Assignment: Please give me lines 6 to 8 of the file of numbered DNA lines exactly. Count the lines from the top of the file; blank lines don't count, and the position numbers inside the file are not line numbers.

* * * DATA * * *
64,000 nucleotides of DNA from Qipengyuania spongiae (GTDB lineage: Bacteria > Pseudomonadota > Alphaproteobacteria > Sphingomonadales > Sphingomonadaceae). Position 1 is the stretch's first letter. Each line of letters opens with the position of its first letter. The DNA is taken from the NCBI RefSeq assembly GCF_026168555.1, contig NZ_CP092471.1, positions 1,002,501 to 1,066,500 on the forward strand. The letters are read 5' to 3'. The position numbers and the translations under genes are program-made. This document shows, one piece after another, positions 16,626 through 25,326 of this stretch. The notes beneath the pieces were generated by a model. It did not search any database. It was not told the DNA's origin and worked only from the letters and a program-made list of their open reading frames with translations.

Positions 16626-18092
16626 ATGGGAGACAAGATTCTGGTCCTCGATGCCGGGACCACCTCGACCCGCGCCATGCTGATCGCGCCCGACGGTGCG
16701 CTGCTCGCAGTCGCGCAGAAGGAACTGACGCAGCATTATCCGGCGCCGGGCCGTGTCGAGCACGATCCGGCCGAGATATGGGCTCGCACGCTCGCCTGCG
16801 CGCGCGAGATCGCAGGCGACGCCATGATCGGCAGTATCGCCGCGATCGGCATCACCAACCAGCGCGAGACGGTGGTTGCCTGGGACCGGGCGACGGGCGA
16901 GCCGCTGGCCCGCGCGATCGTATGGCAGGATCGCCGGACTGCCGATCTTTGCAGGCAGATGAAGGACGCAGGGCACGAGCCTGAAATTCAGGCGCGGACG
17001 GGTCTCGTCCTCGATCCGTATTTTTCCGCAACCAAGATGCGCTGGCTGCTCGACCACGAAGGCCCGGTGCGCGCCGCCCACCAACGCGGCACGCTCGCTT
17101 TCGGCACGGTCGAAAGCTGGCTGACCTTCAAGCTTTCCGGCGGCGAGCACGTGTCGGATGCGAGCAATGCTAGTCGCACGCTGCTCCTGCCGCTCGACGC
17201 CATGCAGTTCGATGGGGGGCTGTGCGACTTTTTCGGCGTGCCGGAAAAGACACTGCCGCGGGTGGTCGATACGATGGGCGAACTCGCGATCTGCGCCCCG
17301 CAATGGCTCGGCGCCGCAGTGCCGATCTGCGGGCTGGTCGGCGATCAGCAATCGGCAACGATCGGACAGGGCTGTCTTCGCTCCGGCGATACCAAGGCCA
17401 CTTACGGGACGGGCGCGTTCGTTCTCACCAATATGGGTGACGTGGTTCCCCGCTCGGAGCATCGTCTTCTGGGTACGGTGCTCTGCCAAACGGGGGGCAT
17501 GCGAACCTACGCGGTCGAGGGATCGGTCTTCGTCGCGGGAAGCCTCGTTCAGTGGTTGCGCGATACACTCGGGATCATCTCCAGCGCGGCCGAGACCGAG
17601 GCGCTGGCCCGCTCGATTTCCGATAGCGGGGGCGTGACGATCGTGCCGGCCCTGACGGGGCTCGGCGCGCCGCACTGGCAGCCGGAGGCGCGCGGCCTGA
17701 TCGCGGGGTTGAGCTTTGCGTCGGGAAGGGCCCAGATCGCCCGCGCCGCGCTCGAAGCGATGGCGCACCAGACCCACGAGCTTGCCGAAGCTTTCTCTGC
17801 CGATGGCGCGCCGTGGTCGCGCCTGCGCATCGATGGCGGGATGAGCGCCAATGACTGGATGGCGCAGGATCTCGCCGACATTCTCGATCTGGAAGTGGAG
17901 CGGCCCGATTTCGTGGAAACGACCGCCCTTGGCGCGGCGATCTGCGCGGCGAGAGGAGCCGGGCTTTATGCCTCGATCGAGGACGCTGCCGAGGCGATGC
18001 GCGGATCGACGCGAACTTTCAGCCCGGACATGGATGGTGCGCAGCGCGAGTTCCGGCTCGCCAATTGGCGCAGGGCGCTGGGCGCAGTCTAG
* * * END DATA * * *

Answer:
16901 GCCGCTGGCCCGCGCGATCGTATGGCAGGATCGCCGGACTGCCGATCTTTGCAGGCAGATGAAGGACGCAGGGCACGAGCCTGAAATTCAGGCGCGGACG
17001 GGTCTCGTCCTCGATCCGTATTTTTCCGCAACCAAGATGCGCTGGCTGCTCGACCACGAAGGCCCGGTGCGCGCCGCCCACCAACGCGGCACGCTCGCTT
17101 TCGGCACGGTCGAAAGCTGGCTGACCTTCAAGCTTTCCGGCGGCGAGCACGTGTCGGATGCGAGCAATGCTAGTCGCACGCTGCTCCTGCCGCTCGACGC